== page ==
Allow yourself to grieve. It may take months or even years but give yourself the time and space and don’t try to hurry it. Everyone is different – find your way…for however long it takes you.
You may associate grief with the death of a loved one – and this type of loss does often cause the most intense grief. But any loss can cause grief, including:
- A relationship break-up or divorce
- Loss of health
- Losing a job
- Failing to get a particular job
- Loss of financial stability
- Moving house
- A miscarriage
- Loss of an anticipated healthy child if you have a child with serious health issues
- Loss of a cherished dream
- Loss of a friendship
There are many “models” of grieving <!–more–> but the one below is a simple version which I find most helpful. It is important to remember that whilst it is written as a series of steps, these steps are not necessarily sequential and you may need to repeat steps a few times, or you may avoid some altogether.
The 5 stages of grief:
- Denial – The first reaction to a loss, numbness or shock can help cushion the blow and can help you get through the initial practical ramifications. This stage can last a few hours, days, or even a few weeks.
- Anger – The numbness wears off, and the painful realization of the loss hits full-force; you will yearn deeply for what you have lost. You may be angry and have regrets of things left unsaid or dreams never realized.
- Despair & sadness – The storm of intense emotions of the second stage gives way to a period of heavy sadness, silence and sometimes withdrawal from family and friends. This can happen quite a long time after the event, just when your friends may think you should be getting on with your life. This is a normal stage of grief, so do not be “talked out of it” by well-meaning outsiders. Encouragement from others is not helpful to you during this stage of grieving. You may isolate yourself on purpose, reflect on things you did with your lost one, and focus on memories of the past. You may sense feelings of emptiness or despair.
- Re-organisation – Over time, the sadness stage will start to lessen, and you will begin to see a lightening of your emotions. You will start to perceive your life in a more positive light, although bouts of grief and sadness may persist, possibly for the rest of your life, depending on the depth of loss and your personality. You will start to seek practical solutions to the new problems you are facing.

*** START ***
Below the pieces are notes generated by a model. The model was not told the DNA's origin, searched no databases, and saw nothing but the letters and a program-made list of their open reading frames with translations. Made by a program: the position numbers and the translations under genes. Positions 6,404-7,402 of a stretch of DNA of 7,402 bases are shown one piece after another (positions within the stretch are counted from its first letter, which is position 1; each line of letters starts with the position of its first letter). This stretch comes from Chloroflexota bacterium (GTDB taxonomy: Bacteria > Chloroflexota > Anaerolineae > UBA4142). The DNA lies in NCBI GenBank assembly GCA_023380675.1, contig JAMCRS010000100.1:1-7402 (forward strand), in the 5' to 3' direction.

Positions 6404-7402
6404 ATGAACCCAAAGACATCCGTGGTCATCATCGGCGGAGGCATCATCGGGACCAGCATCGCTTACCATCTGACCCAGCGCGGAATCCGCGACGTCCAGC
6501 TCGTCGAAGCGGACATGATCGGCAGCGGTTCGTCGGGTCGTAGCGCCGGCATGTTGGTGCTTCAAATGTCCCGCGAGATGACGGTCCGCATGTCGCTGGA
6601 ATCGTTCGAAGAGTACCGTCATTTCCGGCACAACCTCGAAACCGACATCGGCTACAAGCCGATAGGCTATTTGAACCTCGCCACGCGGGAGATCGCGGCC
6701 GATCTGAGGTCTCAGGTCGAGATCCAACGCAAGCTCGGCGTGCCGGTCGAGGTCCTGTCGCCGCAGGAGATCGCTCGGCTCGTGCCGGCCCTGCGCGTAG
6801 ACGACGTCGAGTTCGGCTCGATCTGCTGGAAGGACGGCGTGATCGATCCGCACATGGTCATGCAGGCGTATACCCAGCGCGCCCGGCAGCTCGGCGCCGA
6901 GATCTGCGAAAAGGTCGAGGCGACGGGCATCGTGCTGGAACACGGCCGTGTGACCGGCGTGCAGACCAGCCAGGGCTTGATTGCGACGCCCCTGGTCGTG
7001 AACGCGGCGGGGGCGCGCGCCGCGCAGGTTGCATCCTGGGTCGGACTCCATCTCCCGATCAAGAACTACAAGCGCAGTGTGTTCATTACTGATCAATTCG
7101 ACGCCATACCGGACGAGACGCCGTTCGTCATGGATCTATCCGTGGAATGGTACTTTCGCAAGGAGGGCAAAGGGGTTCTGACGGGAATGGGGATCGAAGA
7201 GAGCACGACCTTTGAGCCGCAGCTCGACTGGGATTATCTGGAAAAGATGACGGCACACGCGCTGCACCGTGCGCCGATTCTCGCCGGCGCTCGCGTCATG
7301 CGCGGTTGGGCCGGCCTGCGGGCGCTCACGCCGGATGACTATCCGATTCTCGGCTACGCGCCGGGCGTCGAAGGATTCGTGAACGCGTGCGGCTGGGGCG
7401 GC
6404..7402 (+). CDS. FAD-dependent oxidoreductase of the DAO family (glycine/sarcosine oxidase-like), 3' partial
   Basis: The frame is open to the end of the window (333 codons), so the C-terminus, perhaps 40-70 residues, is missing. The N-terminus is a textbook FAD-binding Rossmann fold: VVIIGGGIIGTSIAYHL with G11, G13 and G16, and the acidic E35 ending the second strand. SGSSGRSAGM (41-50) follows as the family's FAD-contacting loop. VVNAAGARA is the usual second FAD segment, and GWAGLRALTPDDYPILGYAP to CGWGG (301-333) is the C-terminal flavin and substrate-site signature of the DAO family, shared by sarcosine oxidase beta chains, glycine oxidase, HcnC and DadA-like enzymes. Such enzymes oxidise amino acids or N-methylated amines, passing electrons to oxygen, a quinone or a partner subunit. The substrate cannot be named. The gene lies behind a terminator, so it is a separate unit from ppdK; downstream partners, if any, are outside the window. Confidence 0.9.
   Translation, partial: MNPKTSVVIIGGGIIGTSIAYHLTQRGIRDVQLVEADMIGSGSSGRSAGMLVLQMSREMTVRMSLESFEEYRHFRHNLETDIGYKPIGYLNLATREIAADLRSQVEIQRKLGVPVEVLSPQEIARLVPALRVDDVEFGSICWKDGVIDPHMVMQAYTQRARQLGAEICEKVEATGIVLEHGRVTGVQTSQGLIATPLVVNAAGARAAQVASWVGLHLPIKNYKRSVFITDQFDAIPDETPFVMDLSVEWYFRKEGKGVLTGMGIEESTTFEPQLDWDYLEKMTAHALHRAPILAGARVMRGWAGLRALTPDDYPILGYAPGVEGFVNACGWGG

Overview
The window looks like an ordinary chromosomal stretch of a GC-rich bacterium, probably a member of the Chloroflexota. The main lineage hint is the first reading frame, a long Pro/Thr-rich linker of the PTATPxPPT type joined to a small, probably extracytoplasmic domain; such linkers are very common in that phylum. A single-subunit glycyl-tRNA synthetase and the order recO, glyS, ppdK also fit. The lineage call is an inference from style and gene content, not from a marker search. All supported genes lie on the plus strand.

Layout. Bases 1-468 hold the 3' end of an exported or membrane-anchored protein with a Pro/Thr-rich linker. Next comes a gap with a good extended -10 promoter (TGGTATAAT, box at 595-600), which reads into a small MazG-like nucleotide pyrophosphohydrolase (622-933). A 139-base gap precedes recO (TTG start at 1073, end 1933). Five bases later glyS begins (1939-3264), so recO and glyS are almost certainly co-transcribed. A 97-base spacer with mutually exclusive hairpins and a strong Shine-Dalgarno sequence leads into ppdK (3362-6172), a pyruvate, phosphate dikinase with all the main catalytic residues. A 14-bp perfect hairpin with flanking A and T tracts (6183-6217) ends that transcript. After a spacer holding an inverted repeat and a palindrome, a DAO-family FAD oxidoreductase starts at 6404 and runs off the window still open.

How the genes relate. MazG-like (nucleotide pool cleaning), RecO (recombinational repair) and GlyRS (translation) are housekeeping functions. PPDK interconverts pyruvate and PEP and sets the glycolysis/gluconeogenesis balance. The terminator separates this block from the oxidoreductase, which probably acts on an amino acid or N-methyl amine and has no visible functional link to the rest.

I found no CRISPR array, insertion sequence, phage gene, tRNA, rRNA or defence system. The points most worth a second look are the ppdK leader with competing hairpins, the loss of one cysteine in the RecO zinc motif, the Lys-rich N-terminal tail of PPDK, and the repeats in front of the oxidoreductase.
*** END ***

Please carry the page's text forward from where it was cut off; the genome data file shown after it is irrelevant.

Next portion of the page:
- Moving on – The final phase of this model is to accept the loss and move on with your life. Sadness will lessen greatly, and new interests will gradually occupy your thoughts more and more, crowding out the misery and desolation. The final stage is when you find a way to move forwards.
All of the grief models stress that you may never fully “get over” or forget your loss, especially if you have lost someone very close to you. The grief process allows you to integrate your memories into a more manageable place in your psyche and heart so that you can resume your life. The process works.
1. Find and accept support – from wherever helps you most, family, friends, faith, counsellors…
2. Feel your feelings – don’t try and suppress them. Allow yourself to cry to talk about your feelings and know that it is ok to laugh too. Try writing your feelings down.
3. Look after yourself – It is more important than ever to make yourself number 1 and eat well, exercise lots and try and avoid excess alcohol or other artificial ways of masking the pain.
“I still miss those I loved who are no longer with me but I find I am grateful for having loved them. The gratitude has finally conquered the loss.” – Rita Mae Brown